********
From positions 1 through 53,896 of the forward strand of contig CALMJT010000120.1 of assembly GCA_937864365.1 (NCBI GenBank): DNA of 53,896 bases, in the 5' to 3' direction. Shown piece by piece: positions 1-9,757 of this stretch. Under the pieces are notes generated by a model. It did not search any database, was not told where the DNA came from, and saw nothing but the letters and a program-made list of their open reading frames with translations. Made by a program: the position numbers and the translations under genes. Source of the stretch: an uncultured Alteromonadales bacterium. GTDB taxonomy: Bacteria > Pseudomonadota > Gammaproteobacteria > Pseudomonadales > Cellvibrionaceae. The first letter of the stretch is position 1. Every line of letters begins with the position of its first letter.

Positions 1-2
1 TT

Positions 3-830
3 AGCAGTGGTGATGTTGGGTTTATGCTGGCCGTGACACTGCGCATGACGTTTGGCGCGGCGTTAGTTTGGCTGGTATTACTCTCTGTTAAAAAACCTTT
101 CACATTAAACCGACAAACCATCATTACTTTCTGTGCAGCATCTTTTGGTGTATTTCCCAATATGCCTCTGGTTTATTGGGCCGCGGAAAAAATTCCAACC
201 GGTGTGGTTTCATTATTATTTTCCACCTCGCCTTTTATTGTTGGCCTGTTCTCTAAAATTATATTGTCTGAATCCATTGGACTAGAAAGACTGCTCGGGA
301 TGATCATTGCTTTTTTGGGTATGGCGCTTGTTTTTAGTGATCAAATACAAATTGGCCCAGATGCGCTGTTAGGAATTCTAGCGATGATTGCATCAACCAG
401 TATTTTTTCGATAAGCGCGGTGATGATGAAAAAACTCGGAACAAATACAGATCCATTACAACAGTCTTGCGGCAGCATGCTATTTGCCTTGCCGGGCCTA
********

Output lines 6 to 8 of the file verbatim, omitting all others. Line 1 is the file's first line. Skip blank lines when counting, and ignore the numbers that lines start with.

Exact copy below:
101 CACATTAAACCGACAAACCATCATTACTTTCTGTGCAGCATCTTTTGGTGTATTTCCCAATATGCCTCTGGTTTATTGGGCCGCGGAAAAAATTCCAACC
201 GGTGTGGTTTCATTATTATTTTCCACCTCGCCTTTTATTGTTGGCCTGTTCTCTAAAATTATATTGTCTGAATCCATTGGACTAGAAAGACTGCTCGGGA
301 TGATCATTGCTTTTTTGGGTATGGCGCTTGTTTTTAGTGATCAAATACAAATTGGCCCAGATGCGCTGTTAGGAATTCTAGCGATGATTGCATCAACCAG